Concerns have been raised regarding the potential stress for children living in two
homes and in two family cultures (Gilmore 2006;McIntoshetal.2011). Other concerns
relate to the potential difficulties in maintaining social contacts when moving between
two neighborhoods (Prazen et al. 2011). In an interview study with adolescents, the
obvious drawbacks of shared residence have been described, for example, as logistics
The Living Conditions of Children with Shared Residence 863
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such as travelling between the homes and lacking ones personal items (Cashmore et al.
2010). Other worries that have been highlighted, for example, in social media include
the risk for children becoming spoiled when having two homes (Avitable 2010), while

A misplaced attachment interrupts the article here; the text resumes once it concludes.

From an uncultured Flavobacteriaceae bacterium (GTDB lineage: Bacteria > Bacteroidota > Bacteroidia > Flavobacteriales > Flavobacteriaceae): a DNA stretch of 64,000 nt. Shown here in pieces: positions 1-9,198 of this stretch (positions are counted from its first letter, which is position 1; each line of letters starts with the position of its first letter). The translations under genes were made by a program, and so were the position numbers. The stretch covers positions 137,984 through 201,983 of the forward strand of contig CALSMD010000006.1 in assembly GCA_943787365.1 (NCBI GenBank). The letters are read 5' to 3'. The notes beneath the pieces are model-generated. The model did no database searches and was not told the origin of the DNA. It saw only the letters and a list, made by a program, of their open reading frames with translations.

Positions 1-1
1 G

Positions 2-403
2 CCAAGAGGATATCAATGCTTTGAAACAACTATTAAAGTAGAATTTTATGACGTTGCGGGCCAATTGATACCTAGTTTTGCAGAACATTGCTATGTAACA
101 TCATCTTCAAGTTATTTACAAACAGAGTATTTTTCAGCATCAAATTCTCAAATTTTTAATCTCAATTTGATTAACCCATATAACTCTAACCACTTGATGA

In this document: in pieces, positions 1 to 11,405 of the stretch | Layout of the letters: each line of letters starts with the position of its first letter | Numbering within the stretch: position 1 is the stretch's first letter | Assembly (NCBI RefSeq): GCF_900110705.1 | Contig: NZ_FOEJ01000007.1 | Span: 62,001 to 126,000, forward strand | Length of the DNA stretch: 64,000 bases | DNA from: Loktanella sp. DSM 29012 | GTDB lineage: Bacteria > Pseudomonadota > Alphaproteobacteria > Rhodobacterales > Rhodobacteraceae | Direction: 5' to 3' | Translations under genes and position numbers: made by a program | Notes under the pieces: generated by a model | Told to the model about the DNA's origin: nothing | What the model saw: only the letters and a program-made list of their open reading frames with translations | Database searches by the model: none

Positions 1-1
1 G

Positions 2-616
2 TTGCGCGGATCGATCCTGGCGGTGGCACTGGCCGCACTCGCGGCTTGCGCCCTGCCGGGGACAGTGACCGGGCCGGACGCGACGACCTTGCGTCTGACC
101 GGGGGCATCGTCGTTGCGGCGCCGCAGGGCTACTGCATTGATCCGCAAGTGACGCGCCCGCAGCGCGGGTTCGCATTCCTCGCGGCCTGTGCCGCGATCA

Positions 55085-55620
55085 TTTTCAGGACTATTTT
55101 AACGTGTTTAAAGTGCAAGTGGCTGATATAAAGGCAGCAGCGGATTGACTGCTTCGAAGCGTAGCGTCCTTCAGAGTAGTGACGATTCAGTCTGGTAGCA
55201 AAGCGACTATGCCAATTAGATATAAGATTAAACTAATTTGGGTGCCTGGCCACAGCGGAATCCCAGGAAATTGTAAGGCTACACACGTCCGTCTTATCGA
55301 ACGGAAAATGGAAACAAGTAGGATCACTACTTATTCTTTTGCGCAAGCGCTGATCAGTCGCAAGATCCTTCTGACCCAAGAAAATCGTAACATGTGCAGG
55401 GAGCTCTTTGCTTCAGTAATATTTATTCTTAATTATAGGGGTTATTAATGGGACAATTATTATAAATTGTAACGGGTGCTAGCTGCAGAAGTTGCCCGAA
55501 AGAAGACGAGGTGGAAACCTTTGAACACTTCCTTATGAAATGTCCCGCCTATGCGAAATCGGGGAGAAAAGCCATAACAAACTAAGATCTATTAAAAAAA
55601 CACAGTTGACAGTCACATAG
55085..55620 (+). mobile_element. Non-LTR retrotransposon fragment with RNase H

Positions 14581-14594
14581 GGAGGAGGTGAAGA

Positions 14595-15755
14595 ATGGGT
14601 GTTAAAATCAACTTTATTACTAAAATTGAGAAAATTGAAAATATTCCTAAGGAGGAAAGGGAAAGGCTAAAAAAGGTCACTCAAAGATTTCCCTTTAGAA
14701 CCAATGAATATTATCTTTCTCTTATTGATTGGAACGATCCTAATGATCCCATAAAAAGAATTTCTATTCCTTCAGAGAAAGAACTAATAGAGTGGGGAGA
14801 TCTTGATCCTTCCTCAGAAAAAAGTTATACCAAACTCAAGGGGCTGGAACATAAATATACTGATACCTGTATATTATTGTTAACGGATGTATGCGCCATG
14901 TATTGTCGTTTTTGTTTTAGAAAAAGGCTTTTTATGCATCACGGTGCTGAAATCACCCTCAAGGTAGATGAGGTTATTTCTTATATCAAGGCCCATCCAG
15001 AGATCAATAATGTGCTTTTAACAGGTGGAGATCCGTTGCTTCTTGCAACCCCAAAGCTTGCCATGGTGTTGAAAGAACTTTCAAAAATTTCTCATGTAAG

child professionals have pointed at the risk for the child being more exposed to parental
conflict and of feeling torn between parents (Buchanan et al. 1991; Gilmore 2006). For
young children, the debate has mostly regarded the potential risk of being separated
from the mother (McIntosh et al. 2011), while others have emphasized the importance
of the continued involvement of both parents on an everyday basis (Nielsen 2013;
Warsha k 2014). Furthermore, parental monitoring of children could be expected to be
lower in post-separation living arrangements. Children with shared residence might be
less monitored if the parents fail to communicate. Low parental monitoring has been
associated with an increased risk of mental ill-health in youth (Fröjd et al. 2007).